Monday, January 12, 2015

Well I went to Ventura on my trip down south and visited  National Parts Depot. I picked up some items that I needed and I figured I could save some money on shipping. I bought some large items like preformed steel brake lines and a steel rear seat trunk barrier panel. These were bulky items, and anyway I was just curious about the warehouse. It was located in a light industrial area. Neat, clean with some items on display. There were several guys manning the phones to take orders and to handle walk in customers. I had phoned in my order but they held back on actually filling it until I showed up.

I bought that steel divider panel after reading online about the hidden danger of the gas tank in the early Mustang. The tank drops into the trunk and forms the floor of the trunk itself.  There were some online articles and discussion of how in a severe rear end collision, the tank could rupture and send gallons of gas into the trunk then through the rear seat back into the passenger compartment. The trunk is only separated by the upholstered back cushion with a  paper type seal. If ignited the fuel would cause a horrendous fire which has been documented a few times. This resulted in some deaths and serious injuries. When you consider how many million Mustangs have been sold and how few documented cases have occurred, it doesn't seem like a huge probability. If you remember the flap over the exploding gas tanks in the early Pinto, then you suspect that many cases were settled and kept out of the media. Ford states that the Mustang complied with all current standards at the time of manufacture. I don't doubt this, as there weren't a lot of things that were covered by safety standards in those days. Any one who is familiar with the Mustang community through experience, magazines, or on line, won't have heard a lot on this subject. I myself had not even heard or thought about it until a couple of months ago.

The practice of having the fuel tank form part of the trunk structure is somewhat unusual. Most vintage cars have the fuel tank attached by straps under the trunk area. The tank is separated by the steel trunk floor and it appears that if it ruptured, fuel would spill out under the car. A lot of modern cars locate the fuel tank ahead of the rear axle where it is less likely to sustain damage in a rear end collision. Very early cars had the fuel tank mounted under the driver's seat or in the cowl area below the windshield. This was done to assist in gravity feed to the carb.

There have been several methods of minimizing the potential hazard. There is a steel cover that bolts over the top of the gas tank which puts a layer of steel between the tank and the trunk compartment. Not a bad idea, but it is bolted on and I imagine that it could be bent and become ineffectual in a serious rear end collision. You could replace the tank with a fuel cell which contains a flexible bladder within. Many types of racing cars are required to use them. This is a pretty good idea, though they are expensive. I think that the steel seatback panel is a pretty good idea. It may prevent intrusion into the passenger compartment by fuel or heavy items in the event of a collision. If it is insulated it will probably reduce noise and it may even stiffen up the structure a bit.  I have seen articles on Mustangs where the owner has fabricated a steel trunk floor cover of their own design. This couldn't hurt. I suppose someone could design a replacement system that would replace the truck floor and utilize a strap mounted fuel tank underneath. I will post some pictures when I add the steel seat back panel to my car.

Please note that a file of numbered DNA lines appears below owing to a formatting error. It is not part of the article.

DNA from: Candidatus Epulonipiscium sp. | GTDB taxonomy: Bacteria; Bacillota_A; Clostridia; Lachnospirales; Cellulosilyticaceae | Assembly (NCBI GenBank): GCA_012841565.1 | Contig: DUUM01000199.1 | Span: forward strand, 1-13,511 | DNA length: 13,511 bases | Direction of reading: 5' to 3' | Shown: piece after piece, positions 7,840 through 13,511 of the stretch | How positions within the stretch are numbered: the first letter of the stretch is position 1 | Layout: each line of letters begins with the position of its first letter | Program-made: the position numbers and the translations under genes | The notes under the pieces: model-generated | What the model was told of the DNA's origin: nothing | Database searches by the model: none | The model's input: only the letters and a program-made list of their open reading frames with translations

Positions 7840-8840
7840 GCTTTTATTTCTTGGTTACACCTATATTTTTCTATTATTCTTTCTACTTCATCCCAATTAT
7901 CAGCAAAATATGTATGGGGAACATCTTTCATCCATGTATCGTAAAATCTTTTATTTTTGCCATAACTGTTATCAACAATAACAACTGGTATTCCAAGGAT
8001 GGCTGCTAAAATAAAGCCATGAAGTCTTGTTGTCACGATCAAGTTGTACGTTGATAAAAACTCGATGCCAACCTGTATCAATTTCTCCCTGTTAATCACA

Anyone who is familiar with early Mustangs knows that there just isn't that much metal in the rear structure. The rear bumper is pretty much just decorative. I noticed that when I placed the full size spare tire in position, it nestled up very close to the rear tail light panel and the rt. side rear wheel housing. It appears to me that the inflated spare tire was possibly placed in that position to reinforce the rear structure. The inflated tire would provide a lot of resistance to being crushed and would transmit the force into the wheel well area. This is just my intuitive feeling, I don't have any way of knowing what the designers intended. My conclusion is that it is a good idea to keep the full size spare right where it is at all times, It couldn't hurt.

On a final note. Nothing that has been discussed is to imply that the vintage Mustang or any other vintage car is a particularly dangerous or particularly safe vehicle. They were designed to the standards of the day. The earlier the car, the lower the standards for safety. There weren't that many legislated safety standards until the 70s. When we are driving a forty or fifty year old car we are operating in occupant safety conditions that existed at that time. Sorry to end on such a serious note. However there is lots we can do to improve our old cars and make them safer at the same time.

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